An alarm sounded


A recent Michigan State University study that predicts a surge in water prices during the next several years is just one more reason for local leaders to put their differences aside and agree on the governance of a regional water district.

The MSU study, which appeared in the journal PLOS One, predicted that water prices will need to increase 41 percent in the next five years to upgrade aging infrastructure. Absent a big jump in the average household income or a restructuring of water rates, the increase will be too dramatic for one-third of American households to afford.

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Circle of Blue, a nonprofit group consisting of journalists and scientists, found that the nation’s 30 largest cities have already seen a 48 percent increase in water since 2010, causing many poor households to lose access to water. There have been roughly 50,000 shutoffs in Detroit since 2014. The MSU researchers are predicting that the additional spike will mean 41 million U.S. households will not be able to pay their water bills by 2020.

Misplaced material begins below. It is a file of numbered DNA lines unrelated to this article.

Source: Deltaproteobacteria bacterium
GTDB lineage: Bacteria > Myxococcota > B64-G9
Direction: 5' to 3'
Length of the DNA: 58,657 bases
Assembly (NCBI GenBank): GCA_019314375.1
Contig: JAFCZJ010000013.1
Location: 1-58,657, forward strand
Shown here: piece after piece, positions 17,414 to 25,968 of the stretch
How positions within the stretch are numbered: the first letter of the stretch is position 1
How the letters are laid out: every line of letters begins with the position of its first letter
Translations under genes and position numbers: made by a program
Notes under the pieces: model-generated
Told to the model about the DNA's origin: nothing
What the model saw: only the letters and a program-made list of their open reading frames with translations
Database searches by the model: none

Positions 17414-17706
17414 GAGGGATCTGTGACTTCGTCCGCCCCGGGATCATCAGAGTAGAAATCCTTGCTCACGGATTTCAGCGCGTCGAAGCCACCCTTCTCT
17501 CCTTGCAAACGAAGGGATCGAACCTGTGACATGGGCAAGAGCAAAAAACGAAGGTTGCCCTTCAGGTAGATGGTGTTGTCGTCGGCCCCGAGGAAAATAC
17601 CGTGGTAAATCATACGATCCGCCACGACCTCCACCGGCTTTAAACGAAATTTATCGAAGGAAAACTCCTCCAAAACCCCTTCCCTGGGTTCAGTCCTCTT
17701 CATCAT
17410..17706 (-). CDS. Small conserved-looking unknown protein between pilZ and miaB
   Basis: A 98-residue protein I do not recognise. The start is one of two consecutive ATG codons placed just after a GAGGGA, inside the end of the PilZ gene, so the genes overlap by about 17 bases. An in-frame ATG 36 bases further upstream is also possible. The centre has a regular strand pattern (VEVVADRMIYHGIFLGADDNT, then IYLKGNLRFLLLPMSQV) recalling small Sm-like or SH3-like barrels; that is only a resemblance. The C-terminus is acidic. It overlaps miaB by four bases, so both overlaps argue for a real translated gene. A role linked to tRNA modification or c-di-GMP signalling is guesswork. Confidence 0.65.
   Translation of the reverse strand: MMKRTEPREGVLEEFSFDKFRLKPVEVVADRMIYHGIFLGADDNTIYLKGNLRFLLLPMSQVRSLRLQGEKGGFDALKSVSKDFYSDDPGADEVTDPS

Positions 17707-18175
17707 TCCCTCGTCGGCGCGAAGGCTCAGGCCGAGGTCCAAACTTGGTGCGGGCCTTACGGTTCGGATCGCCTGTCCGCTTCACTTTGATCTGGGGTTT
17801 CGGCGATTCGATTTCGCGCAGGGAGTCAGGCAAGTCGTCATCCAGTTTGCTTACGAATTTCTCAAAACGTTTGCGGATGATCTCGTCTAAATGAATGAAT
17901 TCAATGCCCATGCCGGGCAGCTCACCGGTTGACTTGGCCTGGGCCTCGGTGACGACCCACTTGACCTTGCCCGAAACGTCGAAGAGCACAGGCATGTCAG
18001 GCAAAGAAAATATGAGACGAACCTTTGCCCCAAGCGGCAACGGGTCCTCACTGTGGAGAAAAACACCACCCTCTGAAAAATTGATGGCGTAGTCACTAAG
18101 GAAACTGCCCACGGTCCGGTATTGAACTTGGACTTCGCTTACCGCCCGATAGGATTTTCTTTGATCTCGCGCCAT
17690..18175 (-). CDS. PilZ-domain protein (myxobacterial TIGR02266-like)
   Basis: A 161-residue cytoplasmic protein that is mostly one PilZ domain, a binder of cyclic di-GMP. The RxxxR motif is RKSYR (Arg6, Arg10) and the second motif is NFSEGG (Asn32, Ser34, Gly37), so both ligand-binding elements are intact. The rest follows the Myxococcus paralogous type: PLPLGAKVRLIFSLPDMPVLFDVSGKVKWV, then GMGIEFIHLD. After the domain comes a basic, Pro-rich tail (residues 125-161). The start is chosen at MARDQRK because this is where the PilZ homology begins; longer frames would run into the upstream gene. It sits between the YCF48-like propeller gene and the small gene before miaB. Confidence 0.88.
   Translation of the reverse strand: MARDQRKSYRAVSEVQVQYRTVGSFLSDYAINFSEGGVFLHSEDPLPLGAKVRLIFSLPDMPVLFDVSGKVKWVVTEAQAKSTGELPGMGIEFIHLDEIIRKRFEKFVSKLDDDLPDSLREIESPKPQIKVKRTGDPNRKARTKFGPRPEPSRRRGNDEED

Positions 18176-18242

Those are almost doomsday-scenario projections. It should be a basic human right in America to have access to affordable water.

In northwest Ohio, we are fortunate to have a reliable source of fresh water, so it is incumbent upon our leaders to keep it affordable and clean. The clearest path to that goal is the formation of a regional water district .

Last month, the Toledo Metropolitan Area Council of Governments agreed to pay a consultant $98,000 to help Toledo and its suburban customers reach a deal on how a water district should be organized.

This is the most pressing issue for our area, and the negotiating should not drag on indefinitely. A water district will ease the financial burden on Toledo in maintaining the Collins Park treatment plant, but, most importantly, it will ensure stable, fair water rates for regional customers.

The Michigan State study is alarming, but it also points to the valuable resource Lake Erie is to northwest Ohio. The lake provides a reliable water supply and will be a selling point in the future to outside investors interested in the region. It is now up to our local leaders to maximize that resource.